Training included in depth look at shooters
The 60 hours of training a group of Magazine School District employees underwent to become a Commissioned School Security Officer last week was purposefully realisitic.
Instructors have to know if a teacher will take the means necessary to stop someone, even a kid, from killing kids, according to Jon Hodoway of School Training Services, the company hired by the school district to provide the training.
Mental and physical stresses that accompany that training and thought pattern are also real.
“We want see how they react to the stress. We’re pushing them out of their comfort zone,” said Jon Hodoway of School Training Services.
The group went through multiple case studies including Parkland, Columbine, Sandy Hook, and Virginia Tech — elementary through university settings where school shootings occurred.
“The reason we do that is what we find is that school shooters are exchanging information on the internet and they’re discussing and researching what techniques work and don’t work,” said Hodoway. “So there’s some commonality in things they tend to do.”
Some of that, Hodoway said, will include things like lining up victims against a wall or on their knees and shooting them in the back of the head.
“That’s how they get their kills. They’re not shooting moving targets, they’re not shooting kids that are 15 feet away or 15 yards away,” said Hodoway. “So one of the things we teach is ultimately we want the kids to make the decision to run, hide, or fight (rather) than wait on authority.”
Hodaway uses Parkland as an example where aon the second floor of the building, where there were no adult teachers telling kids what to do when a fire alarm went off, there were no casualties.
Meanwhile on the third floor where teachers intervened the death toll was substantial.
“That lining up and shooting them on their knees like that is what school shooters do,” Hodaway said of one scenario run Saturday. “So what we want to do is train CSSOs in what they’re probably going to find, but secondly we want to empower the administration, the teachers, the janitors, every position is that run, hide, fight is something they need to empower their kids to do.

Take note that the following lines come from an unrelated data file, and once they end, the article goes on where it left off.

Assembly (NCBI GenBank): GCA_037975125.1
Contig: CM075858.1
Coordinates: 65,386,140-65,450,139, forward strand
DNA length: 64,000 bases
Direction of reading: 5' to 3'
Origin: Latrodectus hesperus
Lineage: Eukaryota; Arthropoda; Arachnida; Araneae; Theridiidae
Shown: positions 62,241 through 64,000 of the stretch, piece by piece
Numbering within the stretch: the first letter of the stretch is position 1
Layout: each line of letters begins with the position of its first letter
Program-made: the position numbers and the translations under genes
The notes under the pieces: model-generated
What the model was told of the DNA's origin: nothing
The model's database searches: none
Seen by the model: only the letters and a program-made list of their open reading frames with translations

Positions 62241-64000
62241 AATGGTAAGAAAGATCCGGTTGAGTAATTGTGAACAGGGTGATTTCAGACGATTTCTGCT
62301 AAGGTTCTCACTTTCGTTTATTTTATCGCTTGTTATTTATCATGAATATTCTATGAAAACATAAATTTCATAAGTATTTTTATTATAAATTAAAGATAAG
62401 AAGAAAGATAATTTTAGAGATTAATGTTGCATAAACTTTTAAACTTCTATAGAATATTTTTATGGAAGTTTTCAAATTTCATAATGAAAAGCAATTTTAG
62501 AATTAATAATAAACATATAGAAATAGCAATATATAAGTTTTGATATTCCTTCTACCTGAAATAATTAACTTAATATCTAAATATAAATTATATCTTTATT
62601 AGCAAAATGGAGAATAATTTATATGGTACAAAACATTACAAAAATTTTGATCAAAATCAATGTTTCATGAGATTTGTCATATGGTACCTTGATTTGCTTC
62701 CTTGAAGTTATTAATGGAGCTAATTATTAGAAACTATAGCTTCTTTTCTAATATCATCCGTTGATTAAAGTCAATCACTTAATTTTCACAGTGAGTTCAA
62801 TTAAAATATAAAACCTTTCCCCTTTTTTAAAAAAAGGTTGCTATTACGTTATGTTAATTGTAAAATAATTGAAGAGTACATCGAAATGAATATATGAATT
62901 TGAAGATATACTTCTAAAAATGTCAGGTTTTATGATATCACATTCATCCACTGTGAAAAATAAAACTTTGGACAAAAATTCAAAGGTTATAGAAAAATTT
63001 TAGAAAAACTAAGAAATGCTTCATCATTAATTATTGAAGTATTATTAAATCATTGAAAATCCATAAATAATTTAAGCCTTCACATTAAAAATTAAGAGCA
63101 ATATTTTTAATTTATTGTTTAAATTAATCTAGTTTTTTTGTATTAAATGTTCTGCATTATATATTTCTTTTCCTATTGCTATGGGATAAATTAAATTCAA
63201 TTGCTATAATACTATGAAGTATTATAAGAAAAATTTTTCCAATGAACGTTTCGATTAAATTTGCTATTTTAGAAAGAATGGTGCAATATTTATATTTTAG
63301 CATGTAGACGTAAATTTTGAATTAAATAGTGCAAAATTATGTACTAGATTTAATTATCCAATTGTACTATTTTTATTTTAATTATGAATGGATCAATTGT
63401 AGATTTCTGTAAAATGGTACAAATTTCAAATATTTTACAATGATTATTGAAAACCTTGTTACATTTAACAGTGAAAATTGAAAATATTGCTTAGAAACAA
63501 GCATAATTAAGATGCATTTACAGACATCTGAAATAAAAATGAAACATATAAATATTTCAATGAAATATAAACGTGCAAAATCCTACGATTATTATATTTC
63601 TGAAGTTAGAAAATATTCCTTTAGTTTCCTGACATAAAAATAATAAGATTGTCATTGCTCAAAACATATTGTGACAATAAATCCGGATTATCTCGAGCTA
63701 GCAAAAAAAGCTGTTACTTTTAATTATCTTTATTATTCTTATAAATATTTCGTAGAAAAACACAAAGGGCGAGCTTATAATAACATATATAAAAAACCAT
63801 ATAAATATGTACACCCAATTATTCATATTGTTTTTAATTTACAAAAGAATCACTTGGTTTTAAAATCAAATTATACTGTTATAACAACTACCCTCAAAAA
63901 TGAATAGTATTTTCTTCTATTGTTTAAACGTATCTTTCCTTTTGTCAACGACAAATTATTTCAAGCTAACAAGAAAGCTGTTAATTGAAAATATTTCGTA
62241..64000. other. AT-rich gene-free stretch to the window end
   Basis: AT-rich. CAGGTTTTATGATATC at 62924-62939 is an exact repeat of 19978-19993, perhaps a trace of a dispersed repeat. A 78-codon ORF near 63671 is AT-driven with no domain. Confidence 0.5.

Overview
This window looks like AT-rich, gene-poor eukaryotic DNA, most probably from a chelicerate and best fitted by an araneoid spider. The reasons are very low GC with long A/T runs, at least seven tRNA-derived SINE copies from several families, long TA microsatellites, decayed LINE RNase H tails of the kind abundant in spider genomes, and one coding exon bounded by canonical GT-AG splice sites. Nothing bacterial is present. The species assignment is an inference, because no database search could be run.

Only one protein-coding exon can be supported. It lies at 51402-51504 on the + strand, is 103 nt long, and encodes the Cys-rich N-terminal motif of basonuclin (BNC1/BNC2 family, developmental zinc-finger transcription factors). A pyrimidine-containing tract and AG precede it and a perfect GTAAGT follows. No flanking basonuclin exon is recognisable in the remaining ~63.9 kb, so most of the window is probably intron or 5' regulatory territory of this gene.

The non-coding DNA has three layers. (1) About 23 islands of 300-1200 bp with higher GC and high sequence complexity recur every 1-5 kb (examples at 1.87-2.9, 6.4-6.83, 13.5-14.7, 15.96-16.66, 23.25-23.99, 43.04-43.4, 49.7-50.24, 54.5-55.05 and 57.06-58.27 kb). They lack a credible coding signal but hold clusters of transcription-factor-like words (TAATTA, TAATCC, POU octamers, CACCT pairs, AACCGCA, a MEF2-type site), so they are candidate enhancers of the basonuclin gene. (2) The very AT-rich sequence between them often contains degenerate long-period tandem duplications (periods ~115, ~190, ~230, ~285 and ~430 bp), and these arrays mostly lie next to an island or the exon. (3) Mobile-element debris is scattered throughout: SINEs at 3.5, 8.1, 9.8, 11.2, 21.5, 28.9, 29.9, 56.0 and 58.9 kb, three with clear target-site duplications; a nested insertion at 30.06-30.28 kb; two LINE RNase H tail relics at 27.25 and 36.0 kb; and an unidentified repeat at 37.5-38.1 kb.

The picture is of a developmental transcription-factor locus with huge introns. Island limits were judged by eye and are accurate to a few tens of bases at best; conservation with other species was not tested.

“It’s not a controlled exercise, it’s purposely uncontrolled random exercise. We’re educating just like we would for a fire, or tornado.”
The scenarios CSSOs went through could call for multiple shooters but, Hodaway said, 98 percent of the time the shooter is a lone male with multiple weapons — Columbine and Jonesboro are exceptions.
School shooters are also goal oriented, planning people, Hodoway said.
“They plan for months at a time and they’re goal driven and they’re super intelligent,” said Hodoway. “They look for counters that are in place. They have plans to deal with law enforcement. (But) if they have people in the school that are well trained, well armed and prepared to act that they can’t identify or have a counter to, they’ll go somewhere else.”
“We make it so untennable to even contemplate an attack of that nature, that they’ll find another target.”
Hodoway is also pointed about the shooter.
“Most of them plan to die. They don’t have an escape plan, they have a dying plan,” said Hodaway. “So if I can begin to put pressure on them, they will take their own life.
“Whether they do it with a gun or I do it, they stop killing my kids.”
That may sound cold, but there’s no apology forthcoming.
“When someone comes to a school to kill your children, to kill your kid, it’s a horrible day. There’s no winning. There’s only reducing the degree of losing,” said Hodoway.
It all falls under the company motto of, “Not my school. Not my kids.”
“I can’t help protect every school but I can help (superintendent Dr.) Beth (Shumate) protect this school,” said Hodoway. “I can’t help her be in every school but I can help these teachers protect this school and their kids in this school.”
The shooter’s goal, Hodoway said, is to be famous and to punish the community.
“Where else but (the school) could you strike and hurt the whole community,” asks Hodoway.
The training was also largely uninterruped, with lunch breaks including lectures, Hodoway said.
“We physically have them for 10 hours a day,” said Hodoway.
The training also was customized for the Magazine school district.
“We try to make sure no two programs are exactly alike. Obviously this school district has all of their schools kind of bunched up together but they’ve got a highway that runs between them and a series of additions and outbuildings,” said Hodoway. “So we have to adapt the training and tactics that we offer to the CSSOs here to be successful in this school.
“We’re not giving them a canned program.”
All of the trainers involved are also currently serving in law enforcement.
“Scott (Lewis) and I are both state certified law enforcement instructors, firearms instructors, and we’ve gone through a lot of specialized training on this program.
“Our other instructors have a variety of certifications so we bring in a number of people other than ourselves to teach certain specialties like defensive tactics and weapons retention and the medical stuff. We try to make what we have are experts in the field.”
“We hand pick from Springdale (PD) and Benton County, a couple of the largest agencies in the state,” said Scott Lewis, Hodoway’s partner.
“We do that because we’re dealing with people who care deeply for the kids, they have a high degree of buy-in emotional investment with them and typically we’re dealing with people with advanced degrees, so the expect a certain acumen when they receive training,” said Hodoway.